Why are you asking me for personal information?We collect personal information including your contact and demographic information for the purposes of identification, account administration and display of personalised content and advertising. Held just days after the presidential election, the 2016 Leadership Conference will explore America’s post-election landscape and show you how TFAS and FTE are building responsible future leaders to lead our nation toward a brighter tomorrow. Acting as consumers, producers, workers, savers, investors, and citizens, people respond to incentives in order to allocate their scarce resources in ways that provide the highest possible returns to them. When people buy something, they value it more than whatever it costs them; when people sell something, they value it less than the payment they receive.
Despite mutual benefits from trade among people in different countries, many nations employ trade barriers to restrict free trade for national defense reasons or because some companies and workers are hurt by free trade.
When imports are restricted by public policies, consumers pay higher prices and job opportunities and profits in exporting firms decrease.
Employers are willing to pay wages and salaries to workers because they expect to sell the goods and services those workers produce at prices high enough to cover the wages and salaries and all other costs of production.
To earn income, people sell productive resources.  These include their labor, capital, natural resources, and entrepreneurial talents.
A wage or a salary is the price of labor; it usually is determined by the supply of and demand for labor.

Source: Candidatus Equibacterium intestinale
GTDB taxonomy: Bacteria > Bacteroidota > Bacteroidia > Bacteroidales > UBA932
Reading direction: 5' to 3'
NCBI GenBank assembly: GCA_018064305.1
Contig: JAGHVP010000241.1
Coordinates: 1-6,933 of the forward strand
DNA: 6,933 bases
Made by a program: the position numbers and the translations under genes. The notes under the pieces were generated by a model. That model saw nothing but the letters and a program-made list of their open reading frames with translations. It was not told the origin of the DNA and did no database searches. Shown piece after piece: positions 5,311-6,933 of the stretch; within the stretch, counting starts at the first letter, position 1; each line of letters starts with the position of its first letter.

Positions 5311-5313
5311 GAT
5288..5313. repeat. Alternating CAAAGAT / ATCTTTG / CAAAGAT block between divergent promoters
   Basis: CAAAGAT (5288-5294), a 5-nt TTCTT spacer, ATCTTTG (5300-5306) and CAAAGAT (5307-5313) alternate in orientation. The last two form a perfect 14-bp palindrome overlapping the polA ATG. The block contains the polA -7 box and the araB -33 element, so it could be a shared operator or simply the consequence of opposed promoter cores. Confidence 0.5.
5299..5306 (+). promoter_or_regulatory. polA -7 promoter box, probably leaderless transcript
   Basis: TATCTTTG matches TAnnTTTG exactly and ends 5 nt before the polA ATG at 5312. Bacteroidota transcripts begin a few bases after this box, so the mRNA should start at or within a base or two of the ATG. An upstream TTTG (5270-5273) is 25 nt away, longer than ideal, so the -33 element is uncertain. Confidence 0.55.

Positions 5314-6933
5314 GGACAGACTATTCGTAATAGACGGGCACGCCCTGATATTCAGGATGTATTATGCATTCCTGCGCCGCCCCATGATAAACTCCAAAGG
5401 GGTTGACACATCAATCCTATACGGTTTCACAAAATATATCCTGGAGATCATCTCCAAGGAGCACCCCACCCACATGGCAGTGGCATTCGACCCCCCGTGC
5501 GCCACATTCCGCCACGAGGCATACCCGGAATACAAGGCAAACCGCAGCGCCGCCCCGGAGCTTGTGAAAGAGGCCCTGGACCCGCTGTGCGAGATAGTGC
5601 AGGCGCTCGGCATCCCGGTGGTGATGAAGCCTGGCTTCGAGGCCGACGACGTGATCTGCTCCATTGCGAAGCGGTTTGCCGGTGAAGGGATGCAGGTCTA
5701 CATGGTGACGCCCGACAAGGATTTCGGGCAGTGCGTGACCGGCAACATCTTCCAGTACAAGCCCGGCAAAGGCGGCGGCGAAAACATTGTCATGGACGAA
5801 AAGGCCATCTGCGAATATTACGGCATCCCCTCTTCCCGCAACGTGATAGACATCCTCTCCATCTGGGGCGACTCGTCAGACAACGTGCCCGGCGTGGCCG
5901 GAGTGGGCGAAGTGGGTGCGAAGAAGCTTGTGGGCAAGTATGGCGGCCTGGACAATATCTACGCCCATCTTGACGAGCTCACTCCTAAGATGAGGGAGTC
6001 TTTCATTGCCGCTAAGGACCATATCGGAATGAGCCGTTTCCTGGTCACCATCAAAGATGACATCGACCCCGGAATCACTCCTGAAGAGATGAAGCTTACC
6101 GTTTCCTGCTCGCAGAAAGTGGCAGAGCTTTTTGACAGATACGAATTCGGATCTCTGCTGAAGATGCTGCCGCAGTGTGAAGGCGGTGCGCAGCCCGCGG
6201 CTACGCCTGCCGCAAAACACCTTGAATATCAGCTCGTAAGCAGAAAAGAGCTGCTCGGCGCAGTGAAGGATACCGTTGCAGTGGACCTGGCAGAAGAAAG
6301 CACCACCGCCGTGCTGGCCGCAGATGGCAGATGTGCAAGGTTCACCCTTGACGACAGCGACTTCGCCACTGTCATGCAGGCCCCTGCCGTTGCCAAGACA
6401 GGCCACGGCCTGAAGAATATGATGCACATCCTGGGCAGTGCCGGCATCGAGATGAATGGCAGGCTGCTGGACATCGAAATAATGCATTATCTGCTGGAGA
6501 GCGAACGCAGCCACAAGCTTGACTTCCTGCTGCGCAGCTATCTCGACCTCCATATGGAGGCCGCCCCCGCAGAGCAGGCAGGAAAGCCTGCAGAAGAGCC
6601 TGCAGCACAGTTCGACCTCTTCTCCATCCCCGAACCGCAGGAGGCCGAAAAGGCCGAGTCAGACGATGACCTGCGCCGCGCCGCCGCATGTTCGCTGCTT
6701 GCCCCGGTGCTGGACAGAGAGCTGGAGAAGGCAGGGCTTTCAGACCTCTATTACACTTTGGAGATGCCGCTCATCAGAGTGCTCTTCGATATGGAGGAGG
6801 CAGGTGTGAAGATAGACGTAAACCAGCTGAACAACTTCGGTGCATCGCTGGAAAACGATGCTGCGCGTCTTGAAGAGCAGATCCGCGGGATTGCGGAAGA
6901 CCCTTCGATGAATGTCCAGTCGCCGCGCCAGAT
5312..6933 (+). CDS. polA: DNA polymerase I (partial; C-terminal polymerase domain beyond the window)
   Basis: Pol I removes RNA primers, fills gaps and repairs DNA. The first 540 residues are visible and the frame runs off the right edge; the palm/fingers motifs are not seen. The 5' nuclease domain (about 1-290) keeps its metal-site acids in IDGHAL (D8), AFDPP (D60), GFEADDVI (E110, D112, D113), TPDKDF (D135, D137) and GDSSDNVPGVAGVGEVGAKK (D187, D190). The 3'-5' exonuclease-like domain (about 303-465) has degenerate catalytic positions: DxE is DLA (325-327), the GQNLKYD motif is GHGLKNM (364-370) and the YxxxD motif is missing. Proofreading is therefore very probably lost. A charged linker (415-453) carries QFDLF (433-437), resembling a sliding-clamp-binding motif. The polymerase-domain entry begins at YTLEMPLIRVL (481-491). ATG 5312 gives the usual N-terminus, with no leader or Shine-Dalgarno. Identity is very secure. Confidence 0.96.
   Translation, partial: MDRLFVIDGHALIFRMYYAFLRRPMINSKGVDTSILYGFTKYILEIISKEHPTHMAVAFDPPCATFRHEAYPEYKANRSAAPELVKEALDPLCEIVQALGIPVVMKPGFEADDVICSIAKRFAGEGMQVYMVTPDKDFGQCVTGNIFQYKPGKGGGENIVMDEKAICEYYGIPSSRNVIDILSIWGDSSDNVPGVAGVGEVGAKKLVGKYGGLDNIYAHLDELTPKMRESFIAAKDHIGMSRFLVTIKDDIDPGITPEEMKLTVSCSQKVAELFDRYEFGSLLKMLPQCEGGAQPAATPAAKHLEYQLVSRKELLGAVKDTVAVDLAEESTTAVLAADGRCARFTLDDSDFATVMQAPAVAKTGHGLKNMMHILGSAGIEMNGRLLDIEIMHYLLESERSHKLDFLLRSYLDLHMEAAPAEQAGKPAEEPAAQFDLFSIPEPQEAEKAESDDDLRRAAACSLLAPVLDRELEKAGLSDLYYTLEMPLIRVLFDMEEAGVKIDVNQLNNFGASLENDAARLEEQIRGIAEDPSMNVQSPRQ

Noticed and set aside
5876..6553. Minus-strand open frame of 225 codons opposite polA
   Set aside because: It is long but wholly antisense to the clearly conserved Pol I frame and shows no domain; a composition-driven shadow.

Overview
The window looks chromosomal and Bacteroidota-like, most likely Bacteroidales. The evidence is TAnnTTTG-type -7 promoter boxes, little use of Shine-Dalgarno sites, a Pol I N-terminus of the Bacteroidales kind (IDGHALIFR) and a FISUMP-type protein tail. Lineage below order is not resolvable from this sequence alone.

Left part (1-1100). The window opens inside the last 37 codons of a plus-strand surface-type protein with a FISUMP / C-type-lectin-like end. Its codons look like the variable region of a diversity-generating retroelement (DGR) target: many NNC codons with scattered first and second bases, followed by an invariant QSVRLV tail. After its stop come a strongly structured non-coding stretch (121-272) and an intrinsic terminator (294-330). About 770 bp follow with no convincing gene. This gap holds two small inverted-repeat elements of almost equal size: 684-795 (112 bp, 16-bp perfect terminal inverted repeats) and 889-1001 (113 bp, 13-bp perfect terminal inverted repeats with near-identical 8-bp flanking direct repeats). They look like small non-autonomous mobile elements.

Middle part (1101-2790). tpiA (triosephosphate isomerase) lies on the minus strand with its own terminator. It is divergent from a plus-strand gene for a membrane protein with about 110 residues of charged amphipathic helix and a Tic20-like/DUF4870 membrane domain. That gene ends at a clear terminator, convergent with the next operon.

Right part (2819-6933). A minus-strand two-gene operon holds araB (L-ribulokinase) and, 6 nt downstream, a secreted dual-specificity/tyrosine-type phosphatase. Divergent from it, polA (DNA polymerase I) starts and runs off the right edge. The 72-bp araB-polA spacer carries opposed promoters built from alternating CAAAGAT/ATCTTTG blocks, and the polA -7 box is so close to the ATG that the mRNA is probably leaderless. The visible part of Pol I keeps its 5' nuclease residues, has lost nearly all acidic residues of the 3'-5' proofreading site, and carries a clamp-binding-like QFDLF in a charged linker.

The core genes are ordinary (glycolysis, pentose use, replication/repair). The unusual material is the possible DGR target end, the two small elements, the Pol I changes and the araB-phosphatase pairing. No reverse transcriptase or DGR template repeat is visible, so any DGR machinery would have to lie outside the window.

More productive workers are likely to be of greater value to employers and earn higher wages than less productive workers. People’s incomes, in part, reflect choices they have made about education, training, skill development, and careers.  People with few skills are more likely to be poor. Changes in the structure of the economy, the level of gross domestic product, technology, government policies, and discrimination can influence personal income. In a labor market, in the absence of other changes, if wage or salary payments increase, workers will increase the quantity of labor they supply and firms will decrease the quantity of labor they demand. Changes in the prices for productive resources affect the incomes of the owners of those productive resources and the combination of those resources used by firms. Changes in demand for specific goods and services often affect the incomes of the workers who make those goods and services. Economic growth is a sustained rise in a nation’s production of goods and services.  It results from investments in human and physical capital, research and development, technological change, and improved institutional arrangements and incentives. Historically, economic growth has been the primary vehicle for alleviating poverty and raising standards of living. Economic growth creates new employment and profit opportunities in some industries, but growth reduces opportunities in others. Investments in physical and human capital can increase productivity, but such investments entail opportunity costs and economic risks. There is no economic justification for slave labor.  It is vitally important that, before exploring the issues of wages and labor conditions around the world, we make a clear distinction between forced and voluntary labor. The threat of force fundamentally violates market conceptions of property rights – that the worker owns his labor and has the right to sell it freely in the labor market. Economists recognize that involuntary labor exists throughout the world, and is, in fact, sometimes found in the United States.  Forced labor, in any form, is considered a true economic loss. Indirect involuntary labor exists when workers are put into high-risk situations without their knowledge, as for example, when toxic chemicals are used in production without workers’ knowledge or understanding of potential harm.
In analyzing this issue, it is important to remember that the employment context matters.  Economic inquiry into wages and worker conditions in export industries must be made in the context of productivity levels of a given economy, rather than being compared to wage rates in the United States.